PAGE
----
“Do artists have an obligation to take a stance?” I asked. “Yes. Taking a stance takes courage. You have to be ready when the day comes.” Here Yadav pauses – “But maybe it’s not one day.” Speaking up in the face of seemingly small injustices every day turns an ordinary individual into an activist. “When you do it, you realize ‘I didn’t die!’ I feel like people sometimes think they’re going to die if they do it.”
Who could benefit from seeing a touring production of Meena’s Dream?
“Children and children within adults,” says Anjna Swaminathan, Musician, Composer, Music Director, and Dramaturg of Meena’s Dream, adding that kids from privileged backgrounds are often unaware that situations like Meena’s even exist.
Swaminathan worked with fellow musicians and composers Rajna Swaminathan and Sam McCormally to compose the score. “Our hardest challenge was figuring out a language to speak in,” says Swaminathan. The three musicians come from vastly different backgrounds: Anjna was trained in South Indian Carnatic classical and Western classical violin, Sam performs in indie rock band Ugly Purple Sweater and frequently writes for films, and Rajna (who acted as the “musical liaison”) is experienced in South Indian and Western music and intercultural and cross-over work.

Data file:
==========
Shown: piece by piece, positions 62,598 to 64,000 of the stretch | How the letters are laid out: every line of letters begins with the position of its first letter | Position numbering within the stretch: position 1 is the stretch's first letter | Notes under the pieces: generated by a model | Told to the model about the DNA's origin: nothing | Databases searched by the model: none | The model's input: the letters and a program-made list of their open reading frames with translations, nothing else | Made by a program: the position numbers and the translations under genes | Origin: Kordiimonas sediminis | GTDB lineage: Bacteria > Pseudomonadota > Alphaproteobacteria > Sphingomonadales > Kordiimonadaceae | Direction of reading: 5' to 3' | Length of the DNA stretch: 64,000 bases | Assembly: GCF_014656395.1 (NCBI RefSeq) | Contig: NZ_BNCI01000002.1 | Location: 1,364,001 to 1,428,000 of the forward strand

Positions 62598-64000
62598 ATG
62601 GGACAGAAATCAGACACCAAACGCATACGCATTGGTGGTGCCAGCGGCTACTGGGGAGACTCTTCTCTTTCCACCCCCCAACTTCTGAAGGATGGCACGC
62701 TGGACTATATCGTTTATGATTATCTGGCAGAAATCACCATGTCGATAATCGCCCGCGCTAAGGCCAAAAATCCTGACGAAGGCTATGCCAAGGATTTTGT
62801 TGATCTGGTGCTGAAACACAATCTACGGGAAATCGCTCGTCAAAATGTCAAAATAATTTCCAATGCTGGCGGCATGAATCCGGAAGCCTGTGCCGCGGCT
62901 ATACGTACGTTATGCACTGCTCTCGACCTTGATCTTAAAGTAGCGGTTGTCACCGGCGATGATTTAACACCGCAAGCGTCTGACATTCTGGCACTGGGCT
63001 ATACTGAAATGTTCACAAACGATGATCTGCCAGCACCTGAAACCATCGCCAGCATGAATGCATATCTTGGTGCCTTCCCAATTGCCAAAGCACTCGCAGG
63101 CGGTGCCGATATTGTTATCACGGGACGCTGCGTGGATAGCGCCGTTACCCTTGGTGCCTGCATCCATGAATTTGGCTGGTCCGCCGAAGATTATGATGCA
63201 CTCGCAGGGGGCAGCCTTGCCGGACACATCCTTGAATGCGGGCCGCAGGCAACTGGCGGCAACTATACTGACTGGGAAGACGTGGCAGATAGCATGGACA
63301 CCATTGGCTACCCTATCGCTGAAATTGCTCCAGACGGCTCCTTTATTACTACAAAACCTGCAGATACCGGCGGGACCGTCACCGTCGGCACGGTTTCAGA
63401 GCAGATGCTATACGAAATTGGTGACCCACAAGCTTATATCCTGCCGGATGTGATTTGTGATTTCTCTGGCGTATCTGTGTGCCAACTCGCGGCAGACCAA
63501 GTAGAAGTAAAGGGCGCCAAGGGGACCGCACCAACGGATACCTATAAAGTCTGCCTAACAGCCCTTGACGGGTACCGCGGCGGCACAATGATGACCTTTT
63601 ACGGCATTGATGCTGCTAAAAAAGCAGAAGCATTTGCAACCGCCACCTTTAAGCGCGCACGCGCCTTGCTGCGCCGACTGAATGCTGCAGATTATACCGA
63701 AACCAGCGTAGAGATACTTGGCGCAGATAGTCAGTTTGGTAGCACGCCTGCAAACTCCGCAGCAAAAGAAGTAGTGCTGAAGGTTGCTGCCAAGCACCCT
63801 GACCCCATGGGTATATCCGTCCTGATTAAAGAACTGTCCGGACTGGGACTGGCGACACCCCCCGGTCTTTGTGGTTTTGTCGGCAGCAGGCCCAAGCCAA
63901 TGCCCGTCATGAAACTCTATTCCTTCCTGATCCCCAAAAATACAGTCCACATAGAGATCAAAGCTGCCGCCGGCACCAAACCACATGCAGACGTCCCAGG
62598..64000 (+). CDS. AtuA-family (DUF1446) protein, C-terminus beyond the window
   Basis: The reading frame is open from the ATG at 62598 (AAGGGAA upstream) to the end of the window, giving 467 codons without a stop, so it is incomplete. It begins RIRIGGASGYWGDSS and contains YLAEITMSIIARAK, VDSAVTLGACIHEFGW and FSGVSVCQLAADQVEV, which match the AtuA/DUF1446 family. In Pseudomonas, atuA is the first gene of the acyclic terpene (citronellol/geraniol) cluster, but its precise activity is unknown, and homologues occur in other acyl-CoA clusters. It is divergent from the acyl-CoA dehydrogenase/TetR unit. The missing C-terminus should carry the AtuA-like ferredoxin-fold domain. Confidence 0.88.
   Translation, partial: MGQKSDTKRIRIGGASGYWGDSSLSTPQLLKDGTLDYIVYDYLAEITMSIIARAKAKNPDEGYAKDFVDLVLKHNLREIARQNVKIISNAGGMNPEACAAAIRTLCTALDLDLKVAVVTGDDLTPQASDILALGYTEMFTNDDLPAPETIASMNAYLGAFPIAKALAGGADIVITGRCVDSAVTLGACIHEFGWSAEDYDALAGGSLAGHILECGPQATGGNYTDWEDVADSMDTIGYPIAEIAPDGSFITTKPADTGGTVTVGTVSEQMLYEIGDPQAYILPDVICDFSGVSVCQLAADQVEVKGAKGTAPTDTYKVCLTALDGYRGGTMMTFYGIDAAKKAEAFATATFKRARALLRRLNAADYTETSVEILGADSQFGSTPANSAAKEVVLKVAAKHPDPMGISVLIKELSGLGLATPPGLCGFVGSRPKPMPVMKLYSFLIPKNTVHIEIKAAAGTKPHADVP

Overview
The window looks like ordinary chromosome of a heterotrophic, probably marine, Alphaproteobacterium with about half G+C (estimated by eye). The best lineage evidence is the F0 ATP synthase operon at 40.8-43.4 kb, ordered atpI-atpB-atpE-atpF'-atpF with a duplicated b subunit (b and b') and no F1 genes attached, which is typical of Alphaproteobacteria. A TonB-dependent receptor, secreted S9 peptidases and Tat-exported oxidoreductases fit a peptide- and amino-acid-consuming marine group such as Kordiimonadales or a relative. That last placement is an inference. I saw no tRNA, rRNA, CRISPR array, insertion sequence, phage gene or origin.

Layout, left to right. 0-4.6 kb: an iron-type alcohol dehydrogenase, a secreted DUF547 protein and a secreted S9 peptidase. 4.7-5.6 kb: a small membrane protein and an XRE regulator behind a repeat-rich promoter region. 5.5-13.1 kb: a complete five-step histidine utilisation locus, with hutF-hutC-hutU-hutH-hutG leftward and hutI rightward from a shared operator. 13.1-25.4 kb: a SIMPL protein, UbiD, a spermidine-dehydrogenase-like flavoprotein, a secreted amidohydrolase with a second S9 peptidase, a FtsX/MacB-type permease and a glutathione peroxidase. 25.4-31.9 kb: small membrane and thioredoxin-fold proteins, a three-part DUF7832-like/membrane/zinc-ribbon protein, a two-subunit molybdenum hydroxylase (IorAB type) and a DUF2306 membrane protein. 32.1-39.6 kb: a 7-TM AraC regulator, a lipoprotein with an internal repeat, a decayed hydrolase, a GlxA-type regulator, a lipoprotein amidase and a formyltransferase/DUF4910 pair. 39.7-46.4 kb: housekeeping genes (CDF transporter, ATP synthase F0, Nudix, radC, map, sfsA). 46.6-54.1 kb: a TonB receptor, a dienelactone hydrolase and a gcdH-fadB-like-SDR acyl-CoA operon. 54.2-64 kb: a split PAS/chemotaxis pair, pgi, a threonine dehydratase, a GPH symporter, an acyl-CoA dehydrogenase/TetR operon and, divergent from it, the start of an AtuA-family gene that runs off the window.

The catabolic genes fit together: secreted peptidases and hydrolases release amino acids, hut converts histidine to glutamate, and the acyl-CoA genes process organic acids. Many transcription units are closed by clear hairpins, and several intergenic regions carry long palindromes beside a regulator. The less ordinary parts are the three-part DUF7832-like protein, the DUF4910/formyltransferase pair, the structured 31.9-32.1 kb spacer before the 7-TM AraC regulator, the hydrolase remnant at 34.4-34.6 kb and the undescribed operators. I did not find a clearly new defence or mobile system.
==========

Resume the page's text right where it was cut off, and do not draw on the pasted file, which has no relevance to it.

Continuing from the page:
Their work began with a three-hour improvisational rehearsal – the three pieces they composed at this rehearsal remain integral parts of the score. “Mere collaboration is a cultural and political statement,” says Swaminathan. Yadav, who describes their sound as feeling like “home,” often worked on the script or performed excerpts in the corner of the room while they composed.
What can we do?
“Stop putting down people who are in the arts,” says Swaminathan, “It’s great to appreciate the arts and have the arts as a hobby, but we can appreciate the arts and realize that they’re not just entertainment. We’re not Miley Cyrus or Robin Thicke. There are artists out there who are trying to change the world.”
“Support local artists who are doing original work. Affordable housing and basic human rights,” says Yadav. Living without basic necessities, let alone the funds to buy a theatre ticket, make the arts the very elitist space that made Yadav reluctant to claim the term “artist” in the first place. Why are there empty homes and people who are homeless? Why are there sick people without medicine and medicine in the dumpster? How can the arts be a tool for social change if only the wealthy can afford tickets? (For Meena’s Dream and every production this season, Forum Theatre sets aside half of its tickets as ‘Pay What You Want’ at the door.)
Do you have a dream?
We live in a world where most dreams bubble up but never burst to the surface of their makers’ minds. “Accept things the way they are,” we’re told. Numbers and history tie us down – things have always been this way and so they must go on.
But “This is my dream. I can do anything I want,” says Yadav as Meena’s mother telling Meena a story of commanding the lion in her nightmare away. Perhaps we need to start treating our lives more like our dreams.
Help fund the national tour and future life of Meena’s Dream. The campaign on Indigogo ends Tuesday, February 4 at 11:59pm.